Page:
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Tuesday, December 29, 2009


"You're on your way where? To Easter Island! Wow, that'll be great!" My friend's voice, sounding awed and impressed, came clearly over the Ham radio in Banyandah’s aft cabin. "But isn't this the wrong time of year?" Scepticism had crept into his voice. "You do know it's winter down there."

Of course I knew - hadn't I sat for hours with those dog-eared weather charts before me? Hadn't I tracked over and over again July's wind patterns for the deep South Pacific. My friend had voiced his worry over storms, but it wasn't storms that were shown in the ocean before Easter Island, it was frustrating calms and winds from around the clock.

The crash and bang of drooping sails now confirmed what those charts had indicated. Again we were becalmed. What a slow trip. Our fourth straight night without wind and we're bobbing about as though a toy boat at bath time with southern storms sending up a fury of swell. Already twenty-four days have past and Banyandah has managed a mere 1,800 miles - a jellyfish could go faster! A measly 100 miles separates us from the island of statues - maybe I'll motor.

Saturday, October 10, 2009

Late Night Visitor

While alongside at Emu Point Slipway in Albany, I heard my dear lady shouting in the night. "Put that down. Get out of it."

Groggy, coming out a deep sleep, I thought she was dreaming, and was about to comfort her back to sleep, when I felt her crawl over me. That got me wide awake. I sleep next to the companionway.

Rising in the dim light, I heard Jude shout that someone had been on our boat and had just gotten off. So without a thought, I was away like a shot, over the rail, onto the dock and off towards the empty parking lot. In the dim single lamp, a large figure was walking off with something in his arms. I ran after, shouting, "Put that stuff down! Walk away and nothing more will happen!"

Wednesday, September 23, 2009

The people you meet

When guests of the Fremantle Sailing Club, I awoke feeling a bit old this particular morning. Too much booze or one too many stories the night before had me feeling every one of my sixty-four years and I was crawling rather lethargically round the cabin when I heard a rap on our railing. Coming up my eyes clasped onto a man my age inspecting my boat.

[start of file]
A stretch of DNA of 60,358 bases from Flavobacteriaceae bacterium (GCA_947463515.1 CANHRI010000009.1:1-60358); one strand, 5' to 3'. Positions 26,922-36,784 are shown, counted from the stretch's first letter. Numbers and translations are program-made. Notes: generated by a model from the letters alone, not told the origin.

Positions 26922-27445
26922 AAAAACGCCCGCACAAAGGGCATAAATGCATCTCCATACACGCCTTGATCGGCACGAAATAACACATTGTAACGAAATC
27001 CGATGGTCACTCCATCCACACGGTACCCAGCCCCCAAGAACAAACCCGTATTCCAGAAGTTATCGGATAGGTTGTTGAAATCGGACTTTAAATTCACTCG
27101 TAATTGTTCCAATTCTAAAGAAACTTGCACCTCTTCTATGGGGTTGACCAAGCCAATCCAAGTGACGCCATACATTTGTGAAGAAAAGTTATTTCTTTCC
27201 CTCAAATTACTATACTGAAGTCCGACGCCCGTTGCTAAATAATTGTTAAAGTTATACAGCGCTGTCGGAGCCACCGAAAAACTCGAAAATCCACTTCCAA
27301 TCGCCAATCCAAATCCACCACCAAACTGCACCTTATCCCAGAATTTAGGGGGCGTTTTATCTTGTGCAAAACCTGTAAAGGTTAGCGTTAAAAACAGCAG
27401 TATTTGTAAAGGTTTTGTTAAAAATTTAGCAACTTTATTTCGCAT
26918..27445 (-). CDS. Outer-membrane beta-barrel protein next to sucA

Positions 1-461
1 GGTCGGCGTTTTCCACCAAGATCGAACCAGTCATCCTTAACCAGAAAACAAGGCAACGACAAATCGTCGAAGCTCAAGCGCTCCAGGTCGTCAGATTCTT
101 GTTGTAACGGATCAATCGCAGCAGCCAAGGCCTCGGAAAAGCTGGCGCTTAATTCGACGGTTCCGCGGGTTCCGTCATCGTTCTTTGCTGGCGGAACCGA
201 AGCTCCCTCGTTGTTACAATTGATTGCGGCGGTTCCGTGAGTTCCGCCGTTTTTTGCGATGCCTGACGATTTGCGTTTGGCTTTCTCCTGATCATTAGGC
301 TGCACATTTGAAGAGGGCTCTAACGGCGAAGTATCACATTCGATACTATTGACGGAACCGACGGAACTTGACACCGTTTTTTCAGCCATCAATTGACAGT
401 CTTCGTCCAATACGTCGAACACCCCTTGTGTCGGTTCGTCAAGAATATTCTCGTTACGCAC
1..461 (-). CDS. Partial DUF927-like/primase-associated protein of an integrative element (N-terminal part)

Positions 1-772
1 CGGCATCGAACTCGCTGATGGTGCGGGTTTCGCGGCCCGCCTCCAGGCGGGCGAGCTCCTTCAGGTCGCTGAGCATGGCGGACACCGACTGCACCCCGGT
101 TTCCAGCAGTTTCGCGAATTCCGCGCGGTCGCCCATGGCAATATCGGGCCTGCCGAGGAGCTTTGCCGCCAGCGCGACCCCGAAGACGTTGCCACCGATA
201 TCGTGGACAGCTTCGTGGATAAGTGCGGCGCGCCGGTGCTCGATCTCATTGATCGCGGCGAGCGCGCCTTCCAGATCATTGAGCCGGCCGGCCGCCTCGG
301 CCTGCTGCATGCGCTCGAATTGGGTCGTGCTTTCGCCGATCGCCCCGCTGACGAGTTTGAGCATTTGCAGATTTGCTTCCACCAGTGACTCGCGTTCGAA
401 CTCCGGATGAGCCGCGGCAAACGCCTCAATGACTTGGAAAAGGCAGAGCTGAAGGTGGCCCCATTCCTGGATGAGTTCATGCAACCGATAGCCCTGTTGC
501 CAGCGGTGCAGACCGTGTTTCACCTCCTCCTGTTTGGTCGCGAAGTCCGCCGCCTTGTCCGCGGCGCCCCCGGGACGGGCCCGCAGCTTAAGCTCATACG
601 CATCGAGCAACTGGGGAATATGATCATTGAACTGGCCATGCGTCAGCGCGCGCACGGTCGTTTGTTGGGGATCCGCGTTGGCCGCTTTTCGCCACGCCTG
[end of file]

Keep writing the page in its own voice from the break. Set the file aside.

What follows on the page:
"Bonny wee sailing ship you have laddie," were his first words, and I smiled. I love people who like my boat. And replied, "She's stout and looks after you in a storm and that's what matters, plus she's a treat to live aboard."

Friday, September 18, 2009

Fishing for monsters

Aboard Banyandah, offshore of North West Cape WA

Walking aft I saw our Ocky strap bowstring tight and the trolling line singing. Shocked and alarmed I jumped back shouting, "Hey Jude! Come look. Something huge is hooked up."

We nearly always troll a fishing lure when sailing during daylight hours. In the past, we also dragged them during the night, but too many lures got taken by Noahs even after we devised a simple alarm consisting of an empty tin that fell to the deck whenever we had a strike. Whether then or now our setup has always been a simple handline. Attach the lure by a few metres of wire trace to a swivel then 50m of 100kg tested monofilament that's attached by another swivel to nearly 100m of small-diameter braided sash cord that makes the initial haul-in a little easier on our hands. The boat end is attached to a strong Ocky strap held in a bight of line that only lets the strap stretch to its maximum length without breaking, and seeing how far it stretches is something like watching it weigh the fish. A normal-sized fish usually just takes the catenary out the line, but on this bright Sunday morn motoring over some of the world's best fishing ground it was like a guitar string. We had just hooked a monster.

Wednesday, September 16, 2009

Running scared at Spratly

Back in 1979, the world had no satellites guiding our every movement day and night. Instead, all ships used the heavens to navigate, and our maps, what we called charts, we’re inaccurate - some made by aerial surveillance during WWII with soundings dating back to the earliest explorers.

Running scared at Spratly
Only steel nerves and luck stood between the
1979 Amateur Radio expedition and disaster

From the log of the Banyandah -South China Sea, March 31, 1979